A week in books
Boyd Tonkin is Literary Editor at The Independent. An award-winning journalist, he was formerly Social Policy Editor of the New Statesman and has broadcast extensively for BBC arts and current affairs programmes. He has judged the Booker Prize, the Whitbread biography award, the Commonwealth Writers Prize and the David Cohen Prize for a lifetime's achievement in literature.
Saturday 22 February 1997
"Reading the Future" promises that book loans and reference material will stay free (ie, funded by taxes) while libraries will need to make their sites into user-friendly gateways for the latest information technology. Remember, though, that these pious hopes were contradicted by this month's refusal to grant Lottery money to a pounds 50-million plan for every public library to give free access to the Internet.
Public libraries remain a resounding British success story. Some 58 per cent of people use them; they receive 13 visits for every one paid to a professional football match. Yet, for years, their national strength was masked by the fact that many media folk live in the inner-London boroughs where vengeful Tory ministers and posturing Labour councillors played a hideous game of beggar-my-neighbour with vital services. Elsewhere, municipal flagships spread the word as well as ever, even though librarians' status within councils has fallen.
So it's worrying to learn (from a survey by the Society of Chief Librarians) that 95 councils expect to cut library budgets in the next financial year, a few by as much as 20 per cent. A service forever struggling to stand still can hardly renovate itself to greet the wired society. Predictably, the government report drones on in dated High-Thatcher style about "creating trusts" and "involving the private sector". Points of principle aside, no demand exists from firms to manage libraries for profit. Yet this moribund regime recycles its rhetoric as if it were still flogging shares to old Sid. Bourbon-like, it has learned nothing, and forgotten nothing.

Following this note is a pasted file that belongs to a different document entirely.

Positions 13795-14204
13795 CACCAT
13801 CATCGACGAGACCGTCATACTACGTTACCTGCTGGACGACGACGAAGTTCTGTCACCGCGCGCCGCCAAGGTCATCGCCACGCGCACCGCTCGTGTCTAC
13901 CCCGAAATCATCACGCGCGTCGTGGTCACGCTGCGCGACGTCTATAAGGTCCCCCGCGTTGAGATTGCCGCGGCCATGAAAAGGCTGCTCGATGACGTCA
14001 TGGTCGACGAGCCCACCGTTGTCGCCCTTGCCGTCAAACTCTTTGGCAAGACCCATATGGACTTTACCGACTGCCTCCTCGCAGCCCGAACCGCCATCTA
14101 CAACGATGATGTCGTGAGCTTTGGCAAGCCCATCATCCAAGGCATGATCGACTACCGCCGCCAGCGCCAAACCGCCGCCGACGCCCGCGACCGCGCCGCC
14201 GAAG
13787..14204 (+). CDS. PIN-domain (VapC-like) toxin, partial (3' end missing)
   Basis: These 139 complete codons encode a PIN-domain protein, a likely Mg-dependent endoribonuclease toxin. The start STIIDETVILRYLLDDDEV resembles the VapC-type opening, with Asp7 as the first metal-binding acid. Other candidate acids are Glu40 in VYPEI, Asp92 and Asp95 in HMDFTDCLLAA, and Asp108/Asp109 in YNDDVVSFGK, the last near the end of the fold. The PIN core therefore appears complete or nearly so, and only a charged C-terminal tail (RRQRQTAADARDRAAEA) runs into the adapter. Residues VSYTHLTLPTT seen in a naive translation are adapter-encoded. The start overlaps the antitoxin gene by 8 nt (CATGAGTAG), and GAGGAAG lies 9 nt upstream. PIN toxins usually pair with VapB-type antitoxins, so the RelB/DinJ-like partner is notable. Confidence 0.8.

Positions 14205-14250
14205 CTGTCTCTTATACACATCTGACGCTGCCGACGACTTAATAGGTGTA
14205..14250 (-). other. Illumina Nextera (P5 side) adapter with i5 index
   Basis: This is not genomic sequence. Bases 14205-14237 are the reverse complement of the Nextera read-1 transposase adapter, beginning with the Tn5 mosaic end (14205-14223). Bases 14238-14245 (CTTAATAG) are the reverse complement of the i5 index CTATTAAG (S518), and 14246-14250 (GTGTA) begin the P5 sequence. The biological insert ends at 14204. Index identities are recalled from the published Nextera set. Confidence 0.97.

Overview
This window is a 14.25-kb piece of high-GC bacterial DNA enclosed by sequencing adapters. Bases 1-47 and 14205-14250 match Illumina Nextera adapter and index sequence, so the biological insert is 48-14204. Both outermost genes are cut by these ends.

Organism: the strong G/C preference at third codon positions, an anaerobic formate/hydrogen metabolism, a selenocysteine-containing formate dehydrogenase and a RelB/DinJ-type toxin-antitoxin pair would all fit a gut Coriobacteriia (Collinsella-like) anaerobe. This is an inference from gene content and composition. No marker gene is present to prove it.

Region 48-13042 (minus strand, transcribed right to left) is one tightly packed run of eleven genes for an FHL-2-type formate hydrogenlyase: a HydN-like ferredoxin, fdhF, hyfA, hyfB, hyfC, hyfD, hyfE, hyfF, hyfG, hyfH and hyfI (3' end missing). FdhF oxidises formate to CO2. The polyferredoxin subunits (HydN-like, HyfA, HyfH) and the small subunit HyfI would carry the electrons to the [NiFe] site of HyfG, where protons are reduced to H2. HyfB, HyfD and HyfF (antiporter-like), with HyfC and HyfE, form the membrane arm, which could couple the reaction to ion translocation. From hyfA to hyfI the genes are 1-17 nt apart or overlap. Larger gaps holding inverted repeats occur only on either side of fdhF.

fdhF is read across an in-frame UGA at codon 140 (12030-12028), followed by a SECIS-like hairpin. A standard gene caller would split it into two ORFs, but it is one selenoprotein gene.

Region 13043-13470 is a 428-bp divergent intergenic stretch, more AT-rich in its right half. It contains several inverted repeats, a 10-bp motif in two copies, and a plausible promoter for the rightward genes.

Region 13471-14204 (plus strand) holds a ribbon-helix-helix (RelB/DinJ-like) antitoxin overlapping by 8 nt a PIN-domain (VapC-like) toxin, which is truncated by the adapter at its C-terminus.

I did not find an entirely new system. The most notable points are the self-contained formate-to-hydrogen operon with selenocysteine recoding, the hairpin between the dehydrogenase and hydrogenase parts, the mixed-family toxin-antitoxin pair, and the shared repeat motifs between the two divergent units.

Film The critics but sneer but these unfashionable festive films are our favourites
TV We're so close to knowing what happened to Oliver Hughes, but a last-minute bluff crushes expectations
Arts & Ents blogs
- 1 Planes go hybrid-electric in important step to greener flight
- 2 North Korean prison officers 'cooked prisoner's baby and fed it to their dogs', more horrific accounts from UN report reveal
- 3 Antonio Martin shooting: Mayor says there should be 'no comparison' to Ferguson
- 4 Antonio Martin shooting: Police and protesters clash over teenager's death just five miles from Ferguson, Missouri
- 5 British actor Idris Elba cannot star as James Bond because he is black, says shock jock Rush Limbaugh
Secret Cinema showed The Great Dictator at protest secret screening, following Sony's The Interview cancellation
Best underrated Christmas movies: From Trading Places to While You Were Sleeping
Cruel Woman in Black prank sees cinema-goers terrified by movie poster - watch their reactions
Game of Thrones season five: First preview clip shows a beardy Tyrion, a moody Cersei and a distressed Arya
Angelina Jolie 'didn't eat much' in sympathy with actors who had to lose weight for Unbroken
Nigel Farage defends Kerry Smith 'ch***y' comment: 'If you are going for a Chinese, what do you say you’re going for?'
Rozanne Duncan: Ukip expels councillor for 'jaw-dropping' comments made in BBC TV interview
British actor Idris Elba cannot star as James Bond because he is black, says shock jock Rush Limbaugh
Germany anti-Islam protests: 17,000 march on Dresden against 'Islamification of the West'
Panic Saturday: 13 million Britons spend £1.2bn – while 13 million others across the country live in poverty unable to afford food
BBC director Danny Cohen: Rising UK antisemitism makes me feel more uncomfortable than ever